Posts Tagged ‘weird’

I can’t help myself sometimes.  Even when I think I’m in the middle of writing a “normal” story, the weird has a way of creeping in.  Most of the time, however, I invite it.

The challenge is to hit upon the right degree of creepy, the right disturbing element without going over the edge into cliché.  Modern readers are jaded.  You can’t creep them out with the sorts of horrors that worked for Poe.

Working on The Hornbeam Door, I knew all along that some of the action would take place in a small Kansas town an hour or so away from my invented/hybrid New Boston, Kansas.  I had assumed, however, that I’d just make up a town.  This town would be the site of a series of unnatural events that would disrupt everybody’s received notions about death and the afterlife.

I toyed with a number of ideas for why this particular town was the locus for this, as well as some possible early signs that all was not right in this town.  Certainly there are places long associated with the supernatural.  Rooms, houses, palaces, and even meadows deemed haunted or cursed, or otherwise imbued with the presence of some malevolent force.  I planned to create this myth from whole cloth.

Codell Methodist Church May 21, 1918

Codell Methodist Church May 21, 1918

Sometimes, the creepy just falls into your lap.  So it was with Codell, Kansas.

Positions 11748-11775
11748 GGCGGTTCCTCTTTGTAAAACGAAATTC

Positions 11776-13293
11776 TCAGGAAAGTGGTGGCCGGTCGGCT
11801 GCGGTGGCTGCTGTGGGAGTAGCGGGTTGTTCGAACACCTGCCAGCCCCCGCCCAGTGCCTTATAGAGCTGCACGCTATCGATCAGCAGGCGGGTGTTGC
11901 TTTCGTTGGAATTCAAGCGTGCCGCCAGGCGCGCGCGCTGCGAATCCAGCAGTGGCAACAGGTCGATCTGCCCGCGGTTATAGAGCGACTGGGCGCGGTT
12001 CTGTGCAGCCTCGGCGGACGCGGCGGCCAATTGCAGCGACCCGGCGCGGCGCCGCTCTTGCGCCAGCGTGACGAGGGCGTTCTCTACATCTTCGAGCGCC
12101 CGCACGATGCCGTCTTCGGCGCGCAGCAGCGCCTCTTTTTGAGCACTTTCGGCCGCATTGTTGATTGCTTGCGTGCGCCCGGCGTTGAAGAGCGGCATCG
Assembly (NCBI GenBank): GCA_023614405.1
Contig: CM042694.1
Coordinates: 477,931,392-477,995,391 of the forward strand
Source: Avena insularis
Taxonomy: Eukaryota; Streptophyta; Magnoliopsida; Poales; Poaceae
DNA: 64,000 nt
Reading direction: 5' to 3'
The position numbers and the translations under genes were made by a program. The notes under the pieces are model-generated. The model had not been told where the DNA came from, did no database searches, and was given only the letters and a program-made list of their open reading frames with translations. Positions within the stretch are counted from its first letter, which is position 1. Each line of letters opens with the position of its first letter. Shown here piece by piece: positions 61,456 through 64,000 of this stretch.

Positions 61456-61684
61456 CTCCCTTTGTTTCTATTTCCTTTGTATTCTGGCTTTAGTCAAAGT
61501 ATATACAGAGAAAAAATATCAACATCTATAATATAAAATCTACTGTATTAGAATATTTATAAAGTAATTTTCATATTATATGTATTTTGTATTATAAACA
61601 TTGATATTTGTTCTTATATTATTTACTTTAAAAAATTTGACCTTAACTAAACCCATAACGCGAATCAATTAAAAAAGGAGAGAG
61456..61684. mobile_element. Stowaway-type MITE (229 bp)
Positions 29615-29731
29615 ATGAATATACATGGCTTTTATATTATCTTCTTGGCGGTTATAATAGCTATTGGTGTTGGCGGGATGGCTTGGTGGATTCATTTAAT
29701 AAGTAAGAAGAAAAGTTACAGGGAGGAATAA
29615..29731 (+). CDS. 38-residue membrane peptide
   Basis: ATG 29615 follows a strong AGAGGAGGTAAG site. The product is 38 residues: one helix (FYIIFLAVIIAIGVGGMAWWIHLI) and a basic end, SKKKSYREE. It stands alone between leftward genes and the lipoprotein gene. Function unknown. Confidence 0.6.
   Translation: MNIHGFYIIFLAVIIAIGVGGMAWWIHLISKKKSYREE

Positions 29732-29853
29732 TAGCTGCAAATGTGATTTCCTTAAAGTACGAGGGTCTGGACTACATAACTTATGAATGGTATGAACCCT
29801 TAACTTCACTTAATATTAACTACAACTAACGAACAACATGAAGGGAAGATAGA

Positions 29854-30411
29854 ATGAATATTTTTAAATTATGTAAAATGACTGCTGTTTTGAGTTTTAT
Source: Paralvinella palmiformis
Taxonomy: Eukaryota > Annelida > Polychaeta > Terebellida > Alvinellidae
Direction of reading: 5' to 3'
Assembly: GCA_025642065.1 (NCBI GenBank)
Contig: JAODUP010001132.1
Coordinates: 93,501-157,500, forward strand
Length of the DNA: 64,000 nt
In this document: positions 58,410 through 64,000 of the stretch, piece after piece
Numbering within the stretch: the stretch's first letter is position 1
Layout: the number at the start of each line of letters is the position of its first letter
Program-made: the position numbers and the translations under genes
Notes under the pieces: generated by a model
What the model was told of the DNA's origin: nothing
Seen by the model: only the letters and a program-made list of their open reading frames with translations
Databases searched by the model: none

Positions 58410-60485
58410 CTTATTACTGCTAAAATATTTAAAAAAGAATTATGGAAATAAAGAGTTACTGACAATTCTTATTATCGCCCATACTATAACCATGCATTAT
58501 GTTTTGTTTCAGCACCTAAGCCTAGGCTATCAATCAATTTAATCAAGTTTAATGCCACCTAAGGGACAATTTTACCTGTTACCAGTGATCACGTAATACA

On May 20, 1916, a tornado struck  Codell, Kansas.

On May 20, 1917, a tornado struck Codell, Kansas.

On May 20, 1918, a tornado struck Codell, Kansas, killing ten people and destroying nearly every building in town.

For people who believe in the supernatural, it invites all manner of speculation.  A place marked for destruction?  An intended death that didn’t quite pan out the first two times?

I believe I’ve found my creepy little cursed town.

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Truth wasn’t always stranger than fiction.  Or at any rate, fiction wasn’t always required to be more believable than truth.  O. Henry and Guy de Maupassant were once allowed to tell stories with coincidences and turn-abouts that defy modern readers’ credulity.

Fiction has changed, but true life continues to deliver the goods.

A German couple, who discovered the husband was sterile, hired a neighbor to impregnate the wife.  Alas, after 6 months of valiant effort, the wife still wasn’t pregnant.  The couple demanded a refund, but the neighbor wanted to keep the money, as he had done the work promised–he’d tried to get the wife pregnant.

Now, why did the couple think the neighbor would be able to get the wife pregnant?  Because the neighbor had two kids with his own wife.  As a result of a lawsuit for breach of contract, this fact came out: the neighbor is also sterile, a fact he was unaware of.  Turns out, his wife had to contract with somebody else to get pregnant.

A turn-about worthy of O. Henry or Maupassant.  Imagine all the layers of such a story.  The thing I can’t help wondering is why the neighbor’s wife ever agreed to such a thing.  Didn’t she suspect that her own deception might be revealed when her husband failed to knock up the other woman?

Okay, okay, what am I saying?  That seems like a secondary consideration.  Why would she have ever given the okay for her husband to try to get somebody else’s wife pregnant?  Even knowing that he wouldn’t be able to, isn’t the trying part what usually puts a strain on marriages?  Was the money that good?  Or did she figure it was just fair for him to have a little side-action, since she’d had hers?